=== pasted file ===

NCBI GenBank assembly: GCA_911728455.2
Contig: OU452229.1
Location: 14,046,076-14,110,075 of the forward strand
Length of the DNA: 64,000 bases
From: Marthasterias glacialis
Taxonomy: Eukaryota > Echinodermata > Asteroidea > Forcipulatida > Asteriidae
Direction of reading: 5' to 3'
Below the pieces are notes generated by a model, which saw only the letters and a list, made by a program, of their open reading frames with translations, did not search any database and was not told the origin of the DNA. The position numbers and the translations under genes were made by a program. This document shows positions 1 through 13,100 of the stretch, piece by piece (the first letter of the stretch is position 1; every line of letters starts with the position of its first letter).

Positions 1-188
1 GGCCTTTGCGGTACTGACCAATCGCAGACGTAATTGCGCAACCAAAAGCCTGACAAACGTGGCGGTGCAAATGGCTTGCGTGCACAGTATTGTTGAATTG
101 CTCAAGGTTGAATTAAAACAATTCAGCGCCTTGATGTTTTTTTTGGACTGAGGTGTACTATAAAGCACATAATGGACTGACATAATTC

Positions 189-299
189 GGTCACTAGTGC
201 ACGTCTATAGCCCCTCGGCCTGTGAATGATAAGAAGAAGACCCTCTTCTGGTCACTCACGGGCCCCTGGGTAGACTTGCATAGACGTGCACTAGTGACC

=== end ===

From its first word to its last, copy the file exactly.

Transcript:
NCBI GenBank assembly: GCA_911728455.2
Contig: OU452229.1
Location: 14,046,076-14,110,075 of the forward strand
Length of the DNA: 64,000 bases
From: Marthasterias glacialis
Taxonomy: Eukaryota > Echinodermata > Asteroidea > Forcipulatida > Asteriidae
Direction of reading: 5' to 3'
Below the pieces are notes generated by a model, which saw only the letters and a list, made by a program, of their open reading frames with translations, did not search any database and was not told the origin of the DNA. The position numbers and the translations under genes were made by a program. This document shows positions 1 through 13,100 of the stretch, piece by piece (the first letter of the stretch is position 1; every line of letters starts with the position of its first letter).

Positions 1-188
1 GGCCTTTGCGGTACTGACCAATCGCAGACGTAATTGCGCAACCAAAAGCCTGACAAACGTGGCGGTGCAAATGGCTTGCGTGCACAGTATTGTTGAATTG
101 CTCAAGGTTGAATTAAAACAATTCAGCGCCTTGATGTTTTTTTTGGACTGAGGTGTACTATAAAGCACATAATGGACTGACATAATTC

Positions 189-299
189 GGTCACTAGTGC
201 ACGTCTATAGCCCCTCGGCCTGTGAATGATAAGAAGAAGACCCTCTTCTGGTCACTCACGGGCCCCTGGGTAGACTTGCATAGACGTGCACTAGTGACC